They are perfect for summer time.   These are by far the BEST wool covers for hot summer days that we have found.    In our home, we continue using wool year round, and we don’t usually have any problems with wool being too hot since wool regulates temperature exceptionally well, but our baby lives in his nappy pants during summer.  He runs around at home wearing nothing but a fitted diaper and his nappy pants, and they are truly the most lightweight, breathable, and comfy little wool shorts imaginable.

They aren’t just for cloth- they are great for using over disposable diapers too.   Even if you use disposable diapers, nappy pants are excellent to have on hand.  For nights, disposables are notorious for soaking through, and an excellent way to curb that is by using nappy pants over a disposable.  The nappy pants provide just enough wool to keep your baby dry if the disposable diaper does soak through.  The wool will absorb the moisture before your baby’s clothing does.  They are so trim that neither you nor your baby will notice a difference while wearing them over a regular diaper.

As you can see, we love these little wool shorts!  Have you tried the Engel Nappy Pants on your baby?  If so, we would love to hear about your experience.

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Keep Your Baby Cool in Summertime with Organic Silk

During the heat of the summer, particularly during an exceptionally scorching summer such as this one, new parents often struggle to find appropriate clothing for their newborn baby.  The dilemma is this: how do we find clothing that will keep our babies at a comfortable temperature under the heat of the sun without exposing their delicate skin to the sun’s damaging UV rays?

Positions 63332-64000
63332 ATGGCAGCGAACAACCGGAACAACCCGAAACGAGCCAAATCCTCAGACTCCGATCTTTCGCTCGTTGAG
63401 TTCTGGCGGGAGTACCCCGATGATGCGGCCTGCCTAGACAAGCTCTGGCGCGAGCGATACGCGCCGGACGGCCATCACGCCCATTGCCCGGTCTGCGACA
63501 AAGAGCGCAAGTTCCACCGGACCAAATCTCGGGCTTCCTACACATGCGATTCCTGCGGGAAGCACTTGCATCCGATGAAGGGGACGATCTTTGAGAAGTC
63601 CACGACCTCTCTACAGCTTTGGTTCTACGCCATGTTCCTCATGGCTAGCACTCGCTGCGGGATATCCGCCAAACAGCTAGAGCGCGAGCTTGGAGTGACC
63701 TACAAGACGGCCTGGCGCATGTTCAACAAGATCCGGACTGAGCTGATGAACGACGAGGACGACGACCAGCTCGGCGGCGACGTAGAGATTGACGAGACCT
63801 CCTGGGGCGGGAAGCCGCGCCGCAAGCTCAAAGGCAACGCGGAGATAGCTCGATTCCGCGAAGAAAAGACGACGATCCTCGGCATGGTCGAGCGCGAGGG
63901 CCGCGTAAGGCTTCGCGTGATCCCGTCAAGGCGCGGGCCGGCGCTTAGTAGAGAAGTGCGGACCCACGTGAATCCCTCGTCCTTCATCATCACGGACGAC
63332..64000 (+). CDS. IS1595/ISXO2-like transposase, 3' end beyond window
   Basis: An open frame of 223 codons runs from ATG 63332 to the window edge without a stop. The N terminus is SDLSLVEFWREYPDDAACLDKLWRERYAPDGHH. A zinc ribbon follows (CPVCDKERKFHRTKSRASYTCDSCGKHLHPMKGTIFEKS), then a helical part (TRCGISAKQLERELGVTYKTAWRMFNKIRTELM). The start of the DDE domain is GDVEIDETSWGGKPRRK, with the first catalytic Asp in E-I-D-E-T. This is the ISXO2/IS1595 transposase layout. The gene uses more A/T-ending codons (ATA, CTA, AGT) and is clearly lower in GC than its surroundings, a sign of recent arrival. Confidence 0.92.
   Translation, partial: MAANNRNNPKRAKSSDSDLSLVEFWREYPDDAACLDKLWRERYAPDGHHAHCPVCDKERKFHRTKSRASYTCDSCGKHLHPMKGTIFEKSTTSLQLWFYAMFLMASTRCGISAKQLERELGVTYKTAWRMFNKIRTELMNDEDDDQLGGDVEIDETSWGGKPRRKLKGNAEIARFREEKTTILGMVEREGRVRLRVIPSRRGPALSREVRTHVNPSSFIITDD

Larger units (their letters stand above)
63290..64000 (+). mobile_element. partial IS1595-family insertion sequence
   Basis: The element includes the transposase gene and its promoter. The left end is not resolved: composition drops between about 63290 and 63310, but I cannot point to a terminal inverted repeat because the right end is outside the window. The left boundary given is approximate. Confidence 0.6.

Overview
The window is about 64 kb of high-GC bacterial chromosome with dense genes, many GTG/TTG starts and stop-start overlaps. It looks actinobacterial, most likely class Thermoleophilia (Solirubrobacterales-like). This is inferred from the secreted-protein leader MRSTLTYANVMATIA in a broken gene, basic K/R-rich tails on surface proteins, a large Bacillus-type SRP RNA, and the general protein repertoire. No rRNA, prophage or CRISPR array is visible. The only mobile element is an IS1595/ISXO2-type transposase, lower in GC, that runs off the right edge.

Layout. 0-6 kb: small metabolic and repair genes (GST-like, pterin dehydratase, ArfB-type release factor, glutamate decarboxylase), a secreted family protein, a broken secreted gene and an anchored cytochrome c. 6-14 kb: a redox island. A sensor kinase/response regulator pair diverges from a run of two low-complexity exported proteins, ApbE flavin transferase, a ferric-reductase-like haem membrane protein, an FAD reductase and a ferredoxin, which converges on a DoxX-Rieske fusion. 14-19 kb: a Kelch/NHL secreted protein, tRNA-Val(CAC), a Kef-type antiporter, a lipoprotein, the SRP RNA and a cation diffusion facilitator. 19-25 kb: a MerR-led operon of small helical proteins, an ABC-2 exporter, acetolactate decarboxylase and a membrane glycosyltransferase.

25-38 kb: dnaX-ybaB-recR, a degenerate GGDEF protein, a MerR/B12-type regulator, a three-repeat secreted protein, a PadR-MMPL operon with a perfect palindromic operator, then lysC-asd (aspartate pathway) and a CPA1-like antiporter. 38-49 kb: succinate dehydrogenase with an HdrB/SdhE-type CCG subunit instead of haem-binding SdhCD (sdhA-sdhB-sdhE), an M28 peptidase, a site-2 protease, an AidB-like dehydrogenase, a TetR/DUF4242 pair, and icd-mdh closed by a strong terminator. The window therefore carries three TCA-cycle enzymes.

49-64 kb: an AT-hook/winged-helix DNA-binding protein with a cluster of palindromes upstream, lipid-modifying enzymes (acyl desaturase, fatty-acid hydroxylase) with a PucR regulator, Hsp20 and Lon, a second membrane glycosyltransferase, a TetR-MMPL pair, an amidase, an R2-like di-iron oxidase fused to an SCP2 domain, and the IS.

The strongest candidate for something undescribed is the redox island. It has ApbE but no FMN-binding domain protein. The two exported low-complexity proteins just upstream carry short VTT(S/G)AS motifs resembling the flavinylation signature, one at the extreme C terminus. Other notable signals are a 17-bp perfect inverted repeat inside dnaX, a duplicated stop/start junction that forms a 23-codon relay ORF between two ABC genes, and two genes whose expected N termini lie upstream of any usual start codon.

Silk is one of the best natural fibers for keeping babies comfortable without overheating.  Lightweight, delicate, and incredibly breathable, babies can wear an organic silk top in the heat of the summer and feel cool and comfortable.

Take that same silk garment and make every step of its production sustainable, and you simply cannot go wrong when it comes to selecting fabric to dress your little one.  Certified organic silk is a fabric that is not widely available but that is second to none when it comes to delicate newborn skin.  Organic silk is without doubt, one of nature’s most pure and luxurious gifts to a newborn baby.

Why is silk ideal for babies?  

  • Silk is gentle and soft, making it ideal for sensitive baby skin, soothing  for those with allergies.
  • Silk is absorbent and stays dry.  Silk has the ability to absorb 30% of its weight in moisture while keeping your baby’s skin dry.
  • Organic silk is safe for your baby.  Organic silkworms consume only organic mulberry leaves, making the final product free of any residues of harmful chemicals.
  • Silk has a excellent thermal capacity.  Silk is temperature-regulating, maintaining a consistent body temperature for your baby, so your baby will not overheat or become cold while wearing silk.  Silk is perfect for any time of year!
  • Untreated silk, or ‘raw silk’ has healing properties.   Raw silk has not been degummed, meaning that the natural seracin, or silk gum, has not been removed from the filament.   This type of silk does not have the typical sheen that most people associate with silk, but it is excellent for babies with sensitive skin.  Sericin is said to be healing and anti-inflammatory.
  • Silk is lightweight and breathable.   Silk clothing is not bulky, enabling you to keep your baby warm with fewer layers.  It is ideal either on its own year-round or as a base layer during the cooler months of the year.